The National Gallery of Art in Washington, D.C., is currently showing a remarkable display of Dutch landscapes, still life, and scenes of daily life through the lens of more than 90 drawings and 27 paintings. Who can you expect to see?

Among the Golden Age masters on view currently at the National Gallery of Art are Aelbert Cuyp, Pieter Jansz Saenredam, Michiel van Musscher, and — of course — Rembrandt van Rijn. On view through January 2, “Drawings for Paintings in the Age of Rembrandt” is an entertaining exploration of the drawing process in the Netherlands during its period of greatest cultural achievement.

Michiel van Musscher, “An Artist in His Studio with His Drawings,” 1665, oil on panel, (c) The Princely Collections, Liechtenstein 2016
Michiel van Musscher, “An Artist in His Studio with His Drawings,” 1665, oil on panel, (c) The Princely Collections, Liechtenstein 2016

Artworks in the show include more than 90 drawings coupled with 27 paintings. In addition to the drawing process, the show also delves into the ways in which Dutch artists worked from life — using drawing as a means for composition, figural studies, construction drawings, and simple everyday observations. Via the museum, “It also examines the underdrawings artists made on their panel and canvas supports before painting their scenes.”

Rembrandt van Rijn, “Old Man Seated,” 1631, chalk on paper, (c) National Gallery of Art 2016
Rembrandt van Rijn, “Old Man Seated,” 1631, chalk on paper, (c) National Gallery of Art 2016

After its tenure in Washington, D.C., the exhibition travels to the Fondation Custodia in Paris, France, from February 3 through May 7, 2017. To learn more, visit The National Gallery of Art.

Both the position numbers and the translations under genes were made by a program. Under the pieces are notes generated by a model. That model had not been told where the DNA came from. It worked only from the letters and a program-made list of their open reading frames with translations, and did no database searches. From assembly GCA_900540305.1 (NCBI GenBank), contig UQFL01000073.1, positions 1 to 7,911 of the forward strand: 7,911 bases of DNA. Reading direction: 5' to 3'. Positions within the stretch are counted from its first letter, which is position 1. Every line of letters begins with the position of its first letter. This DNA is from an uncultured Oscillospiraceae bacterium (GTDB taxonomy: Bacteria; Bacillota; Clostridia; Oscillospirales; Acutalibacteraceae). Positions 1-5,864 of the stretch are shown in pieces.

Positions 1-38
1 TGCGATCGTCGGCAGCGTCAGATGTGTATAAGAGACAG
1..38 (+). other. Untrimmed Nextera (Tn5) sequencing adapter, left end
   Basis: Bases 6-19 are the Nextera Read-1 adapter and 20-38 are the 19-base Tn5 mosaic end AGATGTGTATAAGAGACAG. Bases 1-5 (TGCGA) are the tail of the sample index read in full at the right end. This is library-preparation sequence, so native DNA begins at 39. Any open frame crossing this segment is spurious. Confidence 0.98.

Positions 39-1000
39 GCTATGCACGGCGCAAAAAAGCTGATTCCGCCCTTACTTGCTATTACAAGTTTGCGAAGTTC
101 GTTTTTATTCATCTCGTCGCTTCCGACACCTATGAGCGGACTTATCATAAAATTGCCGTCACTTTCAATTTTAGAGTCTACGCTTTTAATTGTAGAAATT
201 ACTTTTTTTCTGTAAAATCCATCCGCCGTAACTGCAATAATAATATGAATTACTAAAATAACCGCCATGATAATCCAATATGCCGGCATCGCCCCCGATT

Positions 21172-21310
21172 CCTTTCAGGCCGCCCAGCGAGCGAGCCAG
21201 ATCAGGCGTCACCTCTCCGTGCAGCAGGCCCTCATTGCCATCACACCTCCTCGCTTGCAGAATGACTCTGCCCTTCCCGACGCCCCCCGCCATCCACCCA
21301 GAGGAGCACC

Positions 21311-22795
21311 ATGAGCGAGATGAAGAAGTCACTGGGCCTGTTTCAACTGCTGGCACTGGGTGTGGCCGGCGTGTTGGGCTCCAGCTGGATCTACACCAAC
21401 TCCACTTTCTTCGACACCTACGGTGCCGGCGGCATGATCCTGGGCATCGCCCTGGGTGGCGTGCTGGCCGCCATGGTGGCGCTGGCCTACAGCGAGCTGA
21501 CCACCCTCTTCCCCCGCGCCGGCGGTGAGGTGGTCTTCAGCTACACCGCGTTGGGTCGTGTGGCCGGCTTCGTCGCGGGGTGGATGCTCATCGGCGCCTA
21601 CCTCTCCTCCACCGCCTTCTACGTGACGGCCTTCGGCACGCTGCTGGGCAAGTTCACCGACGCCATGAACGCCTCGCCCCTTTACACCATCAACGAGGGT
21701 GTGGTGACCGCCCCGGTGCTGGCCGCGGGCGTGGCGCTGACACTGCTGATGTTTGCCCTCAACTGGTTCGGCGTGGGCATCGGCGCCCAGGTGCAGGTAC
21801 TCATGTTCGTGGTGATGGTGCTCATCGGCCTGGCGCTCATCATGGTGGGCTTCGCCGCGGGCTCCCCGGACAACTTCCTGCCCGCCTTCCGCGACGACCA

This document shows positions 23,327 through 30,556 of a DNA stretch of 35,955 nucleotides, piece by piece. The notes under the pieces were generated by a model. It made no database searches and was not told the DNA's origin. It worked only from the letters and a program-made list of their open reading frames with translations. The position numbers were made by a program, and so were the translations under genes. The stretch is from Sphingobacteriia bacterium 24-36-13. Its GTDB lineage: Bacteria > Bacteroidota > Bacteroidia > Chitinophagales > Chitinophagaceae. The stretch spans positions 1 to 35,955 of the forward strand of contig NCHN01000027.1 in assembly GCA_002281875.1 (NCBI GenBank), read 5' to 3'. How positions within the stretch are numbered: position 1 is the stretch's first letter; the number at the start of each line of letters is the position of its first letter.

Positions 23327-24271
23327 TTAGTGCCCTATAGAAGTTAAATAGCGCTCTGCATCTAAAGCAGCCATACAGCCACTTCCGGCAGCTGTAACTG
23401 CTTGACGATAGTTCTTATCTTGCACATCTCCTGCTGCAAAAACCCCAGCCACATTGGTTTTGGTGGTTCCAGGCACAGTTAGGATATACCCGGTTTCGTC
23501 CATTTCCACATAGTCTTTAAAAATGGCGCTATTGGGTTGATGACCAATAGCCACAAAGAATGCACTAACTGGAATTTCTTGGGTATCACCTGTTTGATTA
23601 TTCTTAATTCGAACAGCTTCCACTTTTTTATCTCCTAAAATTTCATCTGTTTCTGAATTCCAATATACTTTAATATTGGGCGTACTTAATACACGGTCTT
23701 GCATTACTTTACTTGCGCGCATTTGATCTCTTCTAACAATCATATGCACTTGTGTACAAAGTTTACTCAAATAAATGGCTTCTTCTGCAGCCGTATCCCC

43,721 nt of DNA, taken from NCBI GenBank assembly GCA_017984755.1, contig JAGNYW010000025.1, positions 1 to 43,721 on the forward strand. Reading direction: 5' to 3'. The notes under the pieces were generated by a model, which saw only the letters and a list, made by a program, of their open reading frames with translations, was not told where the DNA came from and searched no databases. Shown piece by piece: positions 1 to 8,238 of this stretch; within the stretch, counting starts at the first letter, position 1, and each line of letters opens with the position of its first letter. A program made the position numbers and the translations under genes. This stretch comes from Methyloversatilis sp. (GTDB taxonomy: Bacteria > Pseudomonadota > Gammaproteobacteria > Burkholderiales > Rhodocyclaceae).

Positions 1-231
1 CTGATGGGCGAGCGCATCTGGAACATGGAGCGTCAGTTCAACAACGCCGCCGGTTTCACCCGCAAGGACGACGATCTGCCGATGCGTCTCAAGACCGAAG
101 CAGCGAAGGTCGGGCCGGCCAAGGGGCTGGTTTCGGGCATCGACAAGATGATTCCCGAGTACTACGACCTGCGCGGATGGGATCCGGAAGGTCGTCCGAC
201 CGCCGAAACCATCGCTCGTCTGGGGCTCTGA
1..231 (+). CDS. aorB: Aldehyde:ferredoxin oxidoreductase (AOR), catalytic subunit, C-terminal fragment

Rembrandt van Rijn, “Joseph Telling His Dreams,” 1633, grisaille, (c) Rijksmuseum 2016
Rembrandt van Rijn, “Joseph Telling His Dreams,” 1633, grisaille, (c) Rijksmuseum 2016

This article was featured in Fine Art Today, a weekly e-newsletter from Fine Art Connoisseur magazine. To start receiving Fine Art Today for free, click here.

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Andrew Webster
Andrew Webster is the Editor of Fine Art Today and works as an editorial and creative marketing assistant for Streamline Publishing. Andrew graduated from The University of North Carolina at Asheville with a B.A. in Art History and Ceramics. He then moved on to the University of Oregon, where he completed an M.A. in Art History. Studying under scholar Kathleen Nicholson, he completed a thesis project that investigated the peculiar practice of embedded self-portraiture within Christian imagery during the 15th and early 16th centuries in Italy.

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